“We thought it would be for three or four years,” says Lucy, whose mother passed away 24 years later in 1996. “We lived together for a long time.” Recalling the advantages of living with three generations in the same house, she continues, “It was a great place to raise our kids and it was nice for my mother because she was alone and she loved being with my children. She helped me and we helped each other, so it worked really well. Of course, my husband is a saint.”

            The memories easily come back to Lucy as her eyes scan the first floor—secret hiding places, playing tag, jumping rope, and walking to Linden School. Pointing to the same front hall staircase she descended in her wedding gown years ago, she almost casually adds that she was married in the dining room.

            And, each spring, more memories blossom as the bulbs that bloom in the garden remind Lucy of her mother who planted them. 

CSAnn Bass Roth

Dr. Lee Bass, the revered pediatrician and father-like figure to new parents, was only the second owner of the Squirrel Hill house that his daughter, Ann Bass Roth, now lives in with her family. With its short owner history, Ann says, “It really feels like it’s ours.”

            It was Ann’s mother, Marian, who first wanted to downsize, after seeing that all of her friends were moving to condos. But Dr. Bass said he wasn’t going to budge unless Ann and her family moved in. Ironically it was Ann’s husband, Richard, who had to finally convince Ann that it was a good idea. “I just couldn’t imagine the task of moving and renovating,” recalls Ann.

            Today, Ann appreciates living within walking distance of the same friends she had at Wightman School. “I think the fondest feelings, the warmest feelings that come are connected to my family and my childhood friends. We spent a lot of time here growing up.  My house was the comfortable place to come and hang and eat. It was very connected to food. And my parents were very much a part of that.  Just the warmth and sense of family and sort of community connection is still very much how we feel about it here.”  

CSRobert Uricchio

            Ten years ago, Robert Uricchio and his wife, Louise, were about to be married and were scouting for a house to buy. Meanwhile, his parents were preparing to downsize from their six-bedroom Squirrel Hill house. “Why don’t you just take this house?” his parents asked. Though it was more house than they needed, they took them up on the offer. “Everyone was happy,” says Robert.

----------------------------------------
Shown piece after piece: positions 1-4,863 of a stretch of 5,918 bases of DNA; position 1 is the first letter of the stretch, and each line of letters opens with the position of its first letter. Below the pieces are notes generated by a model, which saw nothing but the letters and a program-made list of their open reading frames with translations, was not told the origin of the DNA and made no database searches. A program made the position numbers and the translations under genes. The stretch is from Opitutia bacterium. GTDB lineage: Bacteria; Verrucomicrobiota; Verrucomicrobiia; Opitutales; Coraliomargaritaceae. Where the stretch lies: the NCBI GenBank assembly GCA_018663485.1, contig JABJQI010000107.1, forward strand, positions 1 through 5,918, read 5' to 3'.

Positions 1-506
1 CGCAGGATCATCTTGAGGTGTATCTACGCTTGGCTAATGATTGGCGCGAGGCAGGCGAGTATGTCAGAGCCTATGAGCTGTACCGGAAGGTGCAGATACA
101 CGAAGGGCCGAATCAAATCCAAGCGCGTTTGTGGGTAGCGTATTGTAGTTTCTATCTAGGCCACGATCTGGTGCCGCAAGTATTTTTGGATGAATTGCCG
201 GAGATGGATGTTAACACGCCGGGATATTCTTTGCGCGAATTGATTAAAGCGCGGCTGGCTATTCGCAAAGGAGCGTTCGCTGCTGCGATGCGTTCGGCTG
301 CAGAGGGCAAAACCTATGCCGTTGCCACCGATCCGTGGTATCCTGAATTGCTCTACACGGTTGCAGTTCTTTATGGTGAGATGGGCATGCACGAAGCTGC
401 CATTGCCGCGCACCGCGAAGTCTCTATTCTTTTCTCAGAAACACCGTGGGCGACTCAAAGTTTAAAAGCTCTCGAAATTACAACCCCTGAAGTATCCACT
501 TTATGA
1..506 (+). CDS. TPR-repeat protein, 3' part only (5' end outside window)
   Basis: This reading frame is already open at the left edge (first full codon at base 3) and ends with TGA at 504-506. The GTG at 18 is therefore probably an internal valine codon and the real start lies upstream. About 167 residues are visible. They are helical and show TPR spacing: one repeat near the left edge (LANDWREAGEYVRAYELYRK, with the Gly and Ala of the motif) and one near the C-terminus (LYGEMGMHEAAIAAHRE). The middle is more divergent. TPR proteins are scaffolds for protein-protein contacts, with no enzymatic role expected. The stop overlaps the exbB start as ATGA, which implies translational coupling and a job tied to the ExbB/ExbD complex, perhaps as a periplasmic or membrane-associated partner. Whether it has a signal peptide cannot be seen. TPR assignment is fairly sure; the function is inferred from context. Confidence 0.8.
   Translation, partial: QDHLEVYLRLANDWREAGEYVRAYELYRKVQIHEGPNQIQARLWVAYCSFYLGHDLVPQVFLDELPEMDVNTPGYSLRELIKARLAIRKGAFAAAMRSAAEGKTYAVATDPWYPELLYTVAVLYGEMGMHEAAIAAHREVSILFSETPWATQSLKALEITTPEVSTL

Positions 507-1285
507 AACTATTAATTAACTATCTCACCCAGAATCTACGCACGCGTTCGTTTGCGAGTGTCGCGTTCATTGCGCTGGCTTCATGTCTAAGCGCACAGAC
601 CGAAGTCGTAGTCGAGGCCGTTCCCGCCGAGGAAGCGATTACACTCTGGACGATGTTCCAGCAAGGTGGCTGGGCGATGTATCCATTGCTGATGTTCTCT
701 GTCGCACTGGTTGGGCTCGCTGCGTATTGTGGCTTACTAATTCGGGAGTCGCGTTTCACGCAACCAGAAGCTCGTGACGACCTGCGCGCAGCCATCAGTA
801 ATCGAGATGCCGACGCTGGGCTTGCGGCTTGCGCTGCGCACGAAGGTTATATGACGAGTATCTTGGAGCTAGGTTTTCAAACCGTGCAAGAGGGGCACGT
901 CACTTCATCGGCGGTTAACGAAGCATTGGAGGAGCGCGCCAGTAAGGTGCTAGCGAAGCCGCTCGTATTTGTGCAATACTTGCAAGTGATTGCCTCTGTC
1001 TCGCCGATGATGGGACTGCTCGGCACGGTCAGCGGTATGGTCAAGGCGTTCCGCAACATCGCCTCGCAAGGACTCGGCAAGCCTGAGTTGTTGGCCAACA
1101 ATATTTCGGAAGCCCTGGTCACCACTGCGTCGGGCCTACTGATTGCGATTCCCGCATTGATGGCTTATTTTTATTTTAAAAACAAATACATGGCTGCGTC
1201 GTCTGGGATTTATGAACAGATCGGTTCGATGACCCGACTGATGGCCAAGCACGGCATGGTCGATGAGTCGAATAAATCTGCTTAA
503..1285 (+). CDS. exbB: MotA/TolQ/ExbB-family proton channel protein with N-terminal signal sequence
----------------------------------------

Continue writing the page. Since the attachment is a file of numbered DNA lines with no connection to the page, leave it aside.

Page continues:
Recalling his boyhood days living there, Robert says his father taught biology at Carlow College, while his mother was the at-home “handyman” and homemaker. “My father was the cook,” says Robert, a co-proprietor of Laforêt restaurant in Highland Park along with his brother and chef, Michael. “He did all the cooking; my mother did all the home maintenance. That’s why my two brothers and I all enjoy cooking.”

             Though the house was in great shape, the couple still wanted to personalize it. Doing the work themselves, Robert and Louise re-wired, re-plumbed, painted, and plastered, uncovering a beamed ceiling and wall murals in the process. His parents’ reaction to the changes? “Every step of the way they were excited,” says Robert.
“Never in a million years” had Robert imagined living in the house in which he grew up from the time he was a baby. Now he finds it very comfortable and, even though there are a lot of extra rooms, for the moment he dismisses thoughts of ever having to downsize.

CSJamie Edwards

“This is the only house I remember,” says Jamie Edwards, who was two years old when his father, Dick Edwards, bought their house in Squirrel Hill in 1958 to accommodate Jamie and his four older siblings. When Jamie’s father and stepmother moved to an apartment a generation later, in 1985, Jamie and his wife, Melinda, moved in with their one-year old and have lived there ever since.